Principle vs. principal

I am  your principle...uh, principal...I think...

I am your principle! Uh, principal...I think...

Here comes one that has stymied people for generations — the age-old duel between principle and principal. And why not? One is a rule you’d rather not follow and the other is a person you’d rather not run into in the hall. As always, there’s a way to keep the two separate, just like Rosie O’Donnell and Elisabeth Hasselbeck: one here, one over there.  But first, how about some definitions?

Principal means first, most important, chief or head.

Principle means a law, rule or doctrine.

Both are nouns, but as you can see, principle is an idea and principal is usually a person. So here comes Conan’s mnemonic device for how to tell the two apart: The principal is your pal.

Let’s make some plurals

Punctuational danger, Will Robinson!

I’m about to reveal a well-guarded secret to you. Are you sitting down? All strapped in? Ready to know a universal truth? Here it is, forthwith:

It’s okay to place an s after proper nouns that end in y to pluralize them. I hereby give you permission. You have Conan’s word that it’s correct. Can you dig it?

What’s not correct, folks (and you know who you are), is to place an apostrophe followed by an s to pluralize, like so:  The Hennessy’s. Apostrophe  s either renders the proper noun possessive or turns it into a contraction. (In other words, “The Hennessy’s” doesn’t mean “the Hennessy family.” It means “that belongs to the Hennessy” or “the Hennessy is,” and you really shouldn’t refer to yourself in the third person like that. You’re not Bob Dole, after all…Are you?) Apostrophe  s never makes any word plural. Easy enough to remember, right?

Did you receive (or send) any holiday greetings addressed like this?

From the Hennessys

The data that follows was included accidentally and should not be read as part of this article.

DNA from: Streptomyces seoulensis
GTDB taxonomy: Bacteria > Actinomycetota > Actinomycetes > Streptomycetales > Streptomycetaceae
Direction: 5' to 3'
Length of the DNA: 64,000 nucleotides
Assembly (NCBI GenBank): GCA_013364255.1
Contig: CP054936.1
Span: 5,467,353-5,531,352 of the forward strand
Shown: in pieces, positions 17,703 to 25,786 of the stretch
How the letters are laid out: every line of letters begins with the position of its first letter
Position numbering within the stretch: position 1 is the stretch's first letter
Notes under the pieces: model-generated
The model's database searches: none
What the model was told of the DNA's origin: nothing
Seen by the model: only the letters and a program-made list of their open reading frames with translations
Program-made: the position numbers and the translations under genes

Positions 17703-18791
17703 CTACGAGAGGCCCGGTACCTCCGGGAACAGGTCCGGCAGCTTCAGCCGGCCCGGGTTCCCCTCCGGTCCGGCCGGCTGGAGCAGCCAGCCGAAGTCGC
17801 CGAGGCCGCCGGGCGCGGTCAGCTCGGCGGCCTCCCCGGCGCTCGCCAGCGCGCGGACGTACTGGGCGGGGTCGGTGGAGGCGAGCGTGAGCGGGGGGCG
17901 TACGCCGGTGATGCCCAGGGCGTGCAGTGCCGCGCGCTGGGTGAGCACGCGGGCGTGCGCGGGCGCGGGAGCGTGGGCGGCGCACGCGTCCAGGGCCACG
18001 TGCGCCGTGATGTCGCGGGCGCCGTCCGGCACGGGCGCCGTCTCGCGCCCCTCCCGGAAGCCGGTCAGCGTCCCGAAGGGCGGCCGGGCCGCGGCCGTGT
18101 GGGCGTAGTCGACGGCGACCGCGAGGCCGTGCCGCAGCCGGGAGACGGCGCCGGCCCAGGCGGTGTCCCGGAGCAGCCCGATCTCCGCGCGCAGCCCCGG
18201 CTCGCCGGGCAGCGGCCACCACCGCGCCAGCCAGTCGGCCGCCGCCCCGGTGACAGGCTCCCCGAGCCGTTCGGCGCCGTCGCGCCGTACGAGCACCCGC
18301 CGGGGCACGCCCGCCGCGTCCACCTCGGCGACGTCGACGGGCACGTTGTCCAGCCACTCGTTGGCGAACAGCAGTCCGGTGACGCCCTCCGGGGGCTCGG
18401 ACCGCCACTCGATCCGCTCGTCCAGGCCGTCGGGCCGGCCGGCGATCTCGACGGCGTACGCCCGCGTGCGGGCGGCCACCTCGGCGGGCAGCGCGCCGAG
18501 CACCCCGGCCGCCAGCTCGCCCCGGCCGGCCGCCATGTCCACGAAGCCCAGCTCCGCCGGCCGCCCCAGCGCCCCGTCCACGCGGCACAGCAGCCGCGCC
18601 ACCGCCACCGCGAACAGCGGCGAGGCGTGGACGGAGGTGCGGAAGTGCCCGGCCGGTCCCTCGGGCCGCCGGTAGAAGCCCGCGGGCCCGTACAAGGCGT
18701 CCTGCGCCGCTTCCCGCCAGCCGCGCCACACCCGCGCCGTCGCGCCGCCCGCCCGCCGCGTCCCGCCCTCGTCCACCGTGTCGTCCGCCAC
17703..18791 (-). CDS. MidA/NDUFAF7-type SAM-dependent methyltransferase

Probably not, because what your visual cortex sees when you let an s follow a y is this: Hen – eh – sis, not Hen – eh – sees. (I know. There, there. Shh. Shhhhh.) This physical reaction to the pairing of these two letters is akin to yanking your hand away from a hot stove. Danger, danger! Philosophically, letting a y and an s stand together is tantamount to all-out, cats-sleeping-with-dogs anarchy.

The problem, dear Brutus, lies in the fact that you remember your phonics all too clearly. Well, I’m sure your first grade teacher Mrs. Puffnstuff is very proud that you’ve clung like a leech to this sort of thinking. But now you must let go your aversion. Come into the light. All are welcome. All welcome.

Capital vs. Capitol

Capital/capitol. Boy, this one’s a pain, isn’t it? Because it almost seems–well, unpatriotic or something not to know the difference.

But fear not. Sometimes knowing a word’s origin helps us to remember how it’s used. For me, this is one of those times.

The word capitol comes from the Roman Capitoline Hill (Mons Capitolinus), the highest of the seven hills of Rome, on which the temple for the Capitoline Triad stood. (What? You’ve forgotten the three Roman gods of the Capitoline Triad? For shame!)

The similarity between capitol and capital is ostensibly a coincidence, but I’m guessing it was a malicious attempt by ancient people to make us moderns feel like morons (it’s working, I’m sure you’d agree).